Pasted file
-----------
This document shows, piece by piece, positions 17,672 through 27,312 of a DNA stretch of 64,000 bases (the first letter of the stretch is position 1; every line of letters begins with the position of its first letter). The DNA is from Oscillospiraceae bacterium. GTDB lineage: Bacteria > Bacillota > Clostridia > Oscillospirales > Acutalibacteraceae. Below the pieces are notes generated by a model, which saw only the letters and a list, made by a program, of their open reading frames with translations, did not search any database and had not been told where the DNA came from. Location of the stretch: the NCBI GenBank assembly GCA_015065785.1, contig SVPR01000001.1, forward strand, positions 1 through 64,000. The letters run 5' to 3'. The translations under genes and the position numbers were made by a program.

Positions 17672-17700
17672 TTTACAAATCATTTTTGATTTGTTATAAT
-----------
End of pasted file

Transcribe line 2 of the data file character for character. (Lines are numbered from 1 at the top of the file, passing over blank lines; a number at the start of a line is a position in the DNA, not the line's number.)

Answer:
Positions 17672-17700